The lost art of inviting friends over for dinner

In our restaurant-obsessed society, are we forgetting the value of at-home hospitality?

A house.

Restaurants are wonderful, full stop. There is something endlessly delightful about going to a comfortable, public place and having perfect strangers bring you a meal made all the more delicious by the fact that you did not have to cook it. It is remarkable that Americans now allot more of our food budgets to restaurants than to grocery stores — but honestly, I get it. A single fancy-ish meal out with a craft cocktail or two can easily exceed my grocery bill for the week, and if I went to restaurants as often as I'd like, even sans cocktails, I'd quickly eat myself into the poorhouse.

Yet this is not an article in praise of restaurants but in praise of not going to restaurants, of refusing to make them the default option for hanging out with friends. Instead of always heading to a favorite local haunt, I'm increasingly an advocate of hosting people at home. Kept super casual, it's cheaper by far, and it doesn't have to be as daunting as it may sound. Pinterest and Instagram suggest having people over must be a very produced, all-inclusive thing — if you can't make it perfect, carefully filtered images of a beautiful place setting suggest, just don't bother — but nothing could be further from the truth.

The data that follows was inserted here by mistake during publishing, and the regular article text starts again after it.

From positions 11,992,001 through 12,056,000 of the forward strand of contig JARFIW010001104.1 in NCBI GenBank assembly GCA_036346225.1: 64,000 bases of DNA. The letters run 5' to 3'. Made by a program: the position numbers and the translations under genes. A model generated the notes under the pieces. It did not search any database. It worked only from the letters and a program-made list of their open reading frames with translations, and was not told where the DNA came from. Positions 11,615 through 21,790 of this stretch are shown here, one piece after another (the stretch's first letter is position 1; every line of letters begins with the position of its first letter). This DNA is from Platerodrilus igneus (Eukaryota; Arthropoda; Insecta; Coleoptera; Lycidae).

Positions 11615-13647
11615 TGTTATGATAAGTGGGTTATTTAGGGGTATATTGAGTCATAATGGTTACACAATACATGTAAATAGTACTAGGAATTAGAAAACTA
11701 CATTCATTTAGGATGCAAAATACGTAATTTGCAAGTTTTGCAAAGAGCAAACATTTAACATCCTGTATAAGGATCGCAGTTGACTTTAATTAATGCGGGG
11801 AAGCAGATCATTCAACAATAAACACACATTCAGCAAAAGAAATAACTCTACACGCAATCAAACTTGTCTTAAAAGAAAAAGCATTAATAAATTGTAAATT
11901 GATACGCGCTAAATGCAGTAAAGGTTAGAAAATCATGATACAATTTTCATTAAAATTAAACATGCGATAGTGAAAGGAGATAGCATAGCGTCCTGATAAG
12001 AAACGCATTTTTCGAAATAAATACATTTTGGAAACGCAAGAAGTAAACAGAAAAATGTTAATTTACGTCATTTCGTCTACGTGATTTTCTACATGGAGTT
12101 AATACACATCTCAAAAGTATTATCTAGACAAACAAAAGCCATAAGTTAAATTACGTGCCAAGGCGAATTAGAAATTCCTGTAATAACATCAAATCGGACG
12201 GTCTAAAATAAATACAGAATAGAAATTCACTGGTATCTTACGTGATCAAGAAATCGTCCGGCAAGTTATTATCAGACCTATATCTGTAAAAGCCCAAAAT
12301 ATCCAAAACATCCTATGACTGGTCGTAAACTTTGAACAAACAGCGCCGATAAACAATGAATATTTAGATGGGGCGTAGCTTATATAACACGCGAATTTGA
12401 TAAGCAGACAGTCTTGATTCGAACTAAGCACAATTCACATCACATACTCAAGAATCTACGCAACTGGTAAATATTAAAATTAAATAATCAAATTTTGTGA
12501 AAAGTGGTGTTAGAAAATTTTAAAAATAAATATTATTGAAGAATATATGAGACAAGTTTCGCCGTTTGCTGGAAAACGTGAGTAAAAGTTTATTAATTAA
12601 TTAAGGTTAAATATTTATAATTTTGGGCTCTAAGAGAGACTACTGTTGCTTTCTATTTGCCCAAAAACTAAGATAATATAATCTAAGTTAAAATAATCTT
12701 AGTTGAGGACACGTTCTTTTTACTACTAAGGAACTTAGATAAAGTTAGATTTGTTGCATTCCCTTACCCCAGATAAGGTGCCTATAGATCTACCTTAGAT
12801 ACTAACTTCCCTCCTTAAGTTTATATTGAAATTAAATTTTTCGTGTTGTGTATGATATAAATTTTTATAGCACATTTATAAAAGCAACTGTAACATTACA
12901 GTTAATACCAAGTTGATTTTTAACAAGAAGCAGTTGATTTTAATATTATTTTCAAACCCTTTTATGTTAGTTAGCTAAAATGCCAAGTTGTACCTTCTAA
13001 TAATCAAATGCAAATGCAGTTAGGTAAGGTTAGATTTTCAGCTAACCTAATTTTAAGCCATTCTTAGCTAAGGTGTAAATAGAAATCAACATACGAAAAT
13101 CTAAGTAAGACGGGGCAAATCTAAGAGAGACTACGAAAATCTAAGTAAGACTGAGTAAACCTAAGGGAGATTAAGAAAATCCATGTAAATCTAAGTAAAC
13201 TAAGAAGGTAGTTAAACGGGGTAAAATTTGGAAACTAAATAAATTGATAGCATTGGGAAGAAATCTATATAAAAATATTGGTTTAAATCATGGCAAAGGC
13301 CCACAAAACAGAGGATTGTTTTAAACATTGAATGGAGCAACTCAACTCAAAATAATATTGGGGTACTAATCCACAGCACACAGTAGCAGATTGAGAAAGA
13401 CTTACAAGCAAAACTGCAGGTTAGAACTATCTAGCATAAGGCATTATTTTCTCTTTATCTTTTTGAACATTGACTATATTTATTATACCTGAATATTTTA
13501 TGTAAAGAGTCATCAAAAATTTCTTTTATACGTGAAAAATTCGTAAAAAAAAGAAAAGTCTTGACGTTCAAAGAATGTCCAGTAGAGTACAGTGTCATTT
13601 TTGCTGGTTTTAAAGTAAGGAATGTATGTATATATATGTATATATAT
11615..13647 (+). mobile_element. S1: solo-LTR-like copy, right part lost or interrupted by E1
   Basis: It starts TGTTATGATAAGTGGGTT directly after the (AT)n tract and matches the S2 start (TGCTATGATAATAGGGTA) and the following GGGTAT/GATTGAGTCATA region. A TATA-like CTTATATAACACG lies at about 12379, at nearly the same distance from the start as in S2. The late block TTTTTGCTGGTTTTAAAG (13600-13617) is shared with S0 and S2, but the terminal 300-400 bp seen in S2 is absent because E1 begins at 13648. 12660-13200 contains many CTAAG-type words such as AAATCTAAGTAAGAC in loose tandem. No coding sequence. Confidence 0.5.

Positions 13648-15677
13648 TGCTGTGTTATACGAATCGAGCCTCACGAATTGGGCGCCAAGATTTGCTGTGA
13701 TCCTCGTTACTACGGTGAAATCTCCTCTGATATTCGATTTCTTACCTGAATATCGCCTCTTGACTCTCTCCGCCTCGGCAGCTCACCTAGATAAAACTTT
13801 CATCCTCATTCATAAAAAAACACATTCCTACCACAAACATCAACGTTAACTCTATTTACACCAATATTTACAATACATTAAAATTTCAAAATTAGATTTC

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Bonnie Kristian

Bonnie Kristian was a deputy editor and acting editor-in-chief of She is a columnist at Christianity Today and author of Untrustworthy: The Knowledge Crisis Breaking Our Brains, Polluting Our Politics, and Corrupting Christian Community (forthcoming 2022) and A Flexible Faith: Rethinking What It Means to Follow Jesus Today (2018). Her writing has also appeared at Time Magazine, CNN, USA Today, Newsweek, the Los Angeles Times, and The American Conservative, among other outlets.